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What does discharge before your period look like?

Here’s what to expect around that time of the month, and what could be a sign of a problem

Vaginal discharge is a fluid secreted from the vagina. It’s made up primarily of water, mucus, and a balance of healthy bacteria and yeast, and its job is to maintain the pH of the vagina, lubricate the vagina, and prevent infections. Vaginal discharge is perfectly normal, and it’s also normal for the amount of discharge to ebb and flow throughout the month. If you’re seeing an increase in vaginal discharge before your period or if you are noticing changes in discharge texture, you aren’t alone. It’s common for vaginal discharge to change before periods, at various points in your menstrual cycle, and during pregnancy.

Here, we’ll take a closer look at vaginal discharge before periods, including what discharge looks like before a period, what causes cervical mucus to change before a period, and when vaginal discharge changes might be a reason to visit a healthcare provider.

What does discharge look like before a period?

White discharge and clear discharge without a noticeable smell are considered normal, according to the American College of Obstetricians and Gynecologists (ACOG). “Before menstruation, the discharge may change in texture and appearance,” says Rakhee Patel, MD, an OB-GYN with Pinewood Family Care in Jersey City, New Jersey. “Typically, the discharge can be white or creamy in color and might feel sticky to the touch.”

What happens to discharge before a period is unique to each woman. “It’s usually clear to white, with a creamy or thick texture like lotion,” says Shandra Scruggs, RN, a labor and delivery nurse and founder of Simply Birthed. “Some people notice a small to moderate amount of vaginal discharge, which might get slightly thicker as their period approaches.” It’s also normal to notice an increase in thin, white, milky, and mild-smelling discharge, Scruggs says.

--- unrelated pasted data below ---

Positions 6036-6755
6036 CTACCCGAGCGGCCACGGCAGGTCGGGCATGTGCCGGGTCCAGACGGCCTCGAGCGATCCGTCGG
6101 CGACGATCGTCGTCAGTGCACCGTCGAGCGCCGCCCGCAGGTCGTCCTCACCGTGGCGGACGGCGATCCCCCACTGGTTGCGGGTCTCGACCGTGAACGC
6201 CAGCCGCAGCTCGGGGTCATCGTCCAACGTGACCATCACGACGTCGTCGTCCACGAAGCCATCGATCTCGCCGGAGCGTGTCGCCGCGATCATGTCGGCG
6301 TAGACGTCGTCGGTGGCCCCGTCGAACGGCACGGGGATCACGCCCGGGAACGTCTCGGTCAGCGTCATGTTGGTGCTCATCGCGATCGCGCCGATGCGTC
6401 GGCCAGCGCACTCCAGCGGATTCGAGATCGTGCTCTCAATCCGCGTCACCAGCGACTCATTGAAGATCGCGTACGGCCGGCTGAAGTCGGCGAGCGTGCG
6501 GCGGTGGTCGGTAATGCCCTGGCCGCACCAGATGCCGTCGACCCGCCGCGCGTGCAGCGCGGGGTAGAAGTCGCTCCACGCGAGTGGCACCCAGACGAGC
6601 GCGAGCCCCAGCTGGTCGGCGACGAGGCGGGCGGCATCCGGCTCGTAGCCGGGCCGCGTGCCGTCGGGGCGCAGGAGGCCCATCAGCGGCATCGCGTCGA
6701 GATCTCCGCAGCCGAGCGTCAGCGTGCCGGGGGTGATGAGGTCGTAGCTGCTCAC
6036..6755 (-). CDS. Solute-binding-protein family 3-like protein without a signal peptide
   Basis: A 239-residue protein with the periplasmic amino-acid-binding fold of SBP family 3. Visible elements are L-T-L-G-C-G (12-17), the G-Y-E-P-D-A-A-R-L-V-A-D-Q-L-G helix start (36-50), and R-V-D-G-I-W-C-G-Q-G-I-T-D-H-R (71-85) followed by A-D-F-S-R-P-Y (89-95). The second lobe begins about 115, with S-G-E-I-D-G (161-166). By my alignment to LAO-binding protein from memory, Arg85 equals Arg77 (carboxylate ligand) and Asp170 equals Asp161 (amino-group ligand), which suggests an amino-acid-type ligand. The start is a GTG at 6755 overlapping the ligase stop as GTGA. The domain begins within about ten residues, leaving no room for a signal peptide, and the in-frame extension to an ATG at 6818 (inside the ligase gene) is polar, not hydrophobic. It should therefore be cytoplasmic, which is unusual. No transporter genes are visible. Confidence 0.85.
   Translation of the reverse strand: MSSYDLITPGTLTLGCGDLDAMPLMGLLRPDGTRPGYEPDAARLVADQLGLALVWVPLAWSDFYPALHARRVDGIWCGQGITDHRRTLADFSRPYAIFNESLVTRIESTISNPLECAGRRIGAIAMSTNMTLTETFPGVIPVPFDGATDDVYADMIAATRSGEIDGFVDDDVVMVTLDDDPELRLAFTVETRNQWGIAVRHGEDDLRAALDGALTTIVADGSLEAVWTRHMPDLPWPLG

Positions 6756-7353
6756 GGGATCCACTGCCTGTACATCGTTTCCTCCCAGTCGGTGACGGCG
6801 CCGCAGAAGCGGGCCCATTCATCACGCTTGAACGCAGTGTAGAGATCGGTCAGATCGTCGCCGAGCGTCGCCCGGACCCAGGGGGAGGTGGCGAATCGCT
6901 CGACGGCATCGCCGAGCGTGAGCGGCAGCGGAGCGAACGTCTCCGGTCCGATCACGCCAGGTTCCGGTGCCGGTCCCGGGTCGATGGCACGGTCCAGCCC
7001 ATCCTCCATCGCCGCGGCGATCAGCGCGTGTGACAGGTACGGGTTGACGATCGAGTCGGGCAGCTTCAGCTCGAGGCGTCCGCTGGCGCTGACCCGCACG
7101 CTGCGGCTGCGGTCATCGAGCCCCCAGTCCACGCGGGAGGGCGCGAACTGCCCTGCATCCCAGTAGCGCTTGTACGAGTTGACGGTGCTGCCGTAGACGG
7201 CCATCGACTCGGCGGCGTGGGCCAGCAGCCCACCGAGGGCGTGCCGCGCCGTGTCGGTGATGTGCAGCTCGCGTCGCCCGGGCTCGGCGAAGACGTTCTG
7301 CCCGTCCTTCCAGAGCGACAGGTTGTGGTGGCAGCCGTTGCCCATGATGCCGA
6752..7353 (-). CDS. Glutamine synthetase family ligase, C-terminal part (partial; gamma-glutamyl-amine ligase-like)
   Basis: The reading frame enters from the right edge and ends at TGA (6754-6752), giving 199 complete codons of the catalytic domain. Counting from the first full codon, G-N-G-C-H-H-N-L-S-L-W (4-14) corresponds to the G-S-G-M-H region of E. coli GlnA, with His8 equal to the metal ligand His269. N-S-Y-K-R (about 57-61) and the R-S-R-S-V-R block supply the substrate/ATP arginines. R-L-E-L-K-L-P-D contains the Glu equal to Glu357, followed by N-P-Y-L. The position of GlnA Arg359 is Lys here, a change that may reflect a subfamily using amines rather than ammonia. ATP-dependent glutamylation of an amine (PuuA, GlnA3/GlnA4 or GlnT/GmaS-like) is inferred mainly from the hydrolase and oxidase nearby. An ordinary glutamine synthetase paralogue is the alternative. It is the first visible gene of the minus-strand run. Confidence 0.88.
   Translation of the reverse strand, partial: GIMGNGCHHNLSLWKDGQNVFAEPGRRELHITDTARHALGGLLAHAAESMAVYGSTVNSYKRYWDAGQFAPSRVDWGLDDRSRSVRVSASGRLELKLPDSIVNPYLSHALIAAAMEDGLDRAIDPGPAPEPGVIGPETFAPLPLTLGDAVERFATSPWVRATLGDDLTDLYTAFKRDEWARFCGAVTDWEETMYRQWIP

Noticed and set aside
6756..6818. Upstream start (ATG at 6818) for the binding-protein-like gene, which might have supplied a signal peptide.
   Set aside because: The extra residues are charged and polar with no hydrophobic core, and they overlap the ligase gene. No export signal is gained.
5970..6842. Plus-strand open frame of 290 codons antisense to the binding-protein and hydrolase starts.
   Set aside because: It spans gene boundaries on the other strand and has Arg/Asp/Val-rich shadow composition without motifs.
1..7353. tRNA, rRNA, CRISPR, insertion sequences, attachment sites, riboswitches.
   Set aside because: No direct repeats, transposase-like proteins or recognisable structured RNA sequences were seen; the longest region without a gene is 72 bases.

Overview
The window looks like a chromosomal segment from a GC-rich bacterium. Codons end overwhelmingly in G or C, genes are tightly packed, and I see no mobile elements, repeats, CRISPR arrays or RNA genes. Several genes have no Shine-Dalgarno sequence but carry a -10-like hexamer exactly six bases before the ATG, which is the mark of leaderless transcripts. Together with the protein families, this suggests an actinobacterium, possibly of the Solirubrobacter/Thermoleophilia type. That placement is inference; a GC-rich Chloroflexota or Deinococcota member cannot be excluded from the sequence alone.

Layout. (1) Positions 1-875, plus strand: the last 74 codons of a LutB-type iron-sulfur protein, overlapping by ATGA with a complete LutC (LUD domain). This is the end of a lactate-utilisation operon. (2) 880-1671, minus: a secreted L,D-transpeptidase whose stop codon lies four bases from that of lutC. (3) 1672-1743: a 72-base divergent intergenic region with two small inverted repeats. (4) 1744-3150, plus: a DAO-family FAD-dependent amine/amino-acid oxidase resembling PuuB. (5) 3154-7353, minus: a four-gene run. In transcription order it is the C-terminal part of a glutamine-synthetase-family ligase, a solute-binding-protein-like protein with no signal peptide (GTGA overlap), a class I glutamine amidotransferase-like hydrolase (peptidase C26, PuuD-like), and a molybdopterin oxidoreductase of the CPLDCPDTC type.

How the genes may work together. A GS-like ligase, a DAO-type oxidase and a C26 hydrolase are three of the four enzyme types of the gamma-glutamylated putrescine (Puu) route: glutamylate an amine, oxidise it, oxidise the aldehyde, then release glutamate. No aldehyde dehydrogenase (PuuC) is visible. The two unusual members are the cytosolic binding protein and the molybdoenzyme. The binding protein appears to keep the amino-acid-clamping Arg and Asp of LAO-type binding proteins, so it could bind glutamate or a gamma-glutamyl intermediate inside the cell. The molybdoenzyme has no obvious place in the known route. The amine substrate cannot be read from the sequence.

RELATED: What does the color of your period mean? | What causes brown discharge?

Does discharge increase before a period? 

“It’s common for vaginal discharge to increase before your period,” Scruggs says. “As your body gets ready for menstruation, hormone levels change, affecting the amount and texture of vaginal discharge.” 

Women secrete about 2 ml to 5 ml of vaginal discharge every day, though the amount and texture change throughout the menstrual cycle and a woman’s lifetime. Some women experience quite a bit of discharge during the luteal phase before their periods, but it will usually be less than their regular menstrual flow. 

“The increase in discharge typically lasts 10 or more days and helps to lubricate the vagina in preparation for a potential pregnancy,” Scruggs says. Most women tend to experience lower levels of vaginal discharge after menopause due to decreasing estrogen levels. 

What causes discharge?

As soon as women hit puberty, they begin to have vaginal discharge. Having vaginal discharge is normal and is nothing to be concerned about. Vaginal discharge keeps your vagina healthy, balanced, and clean.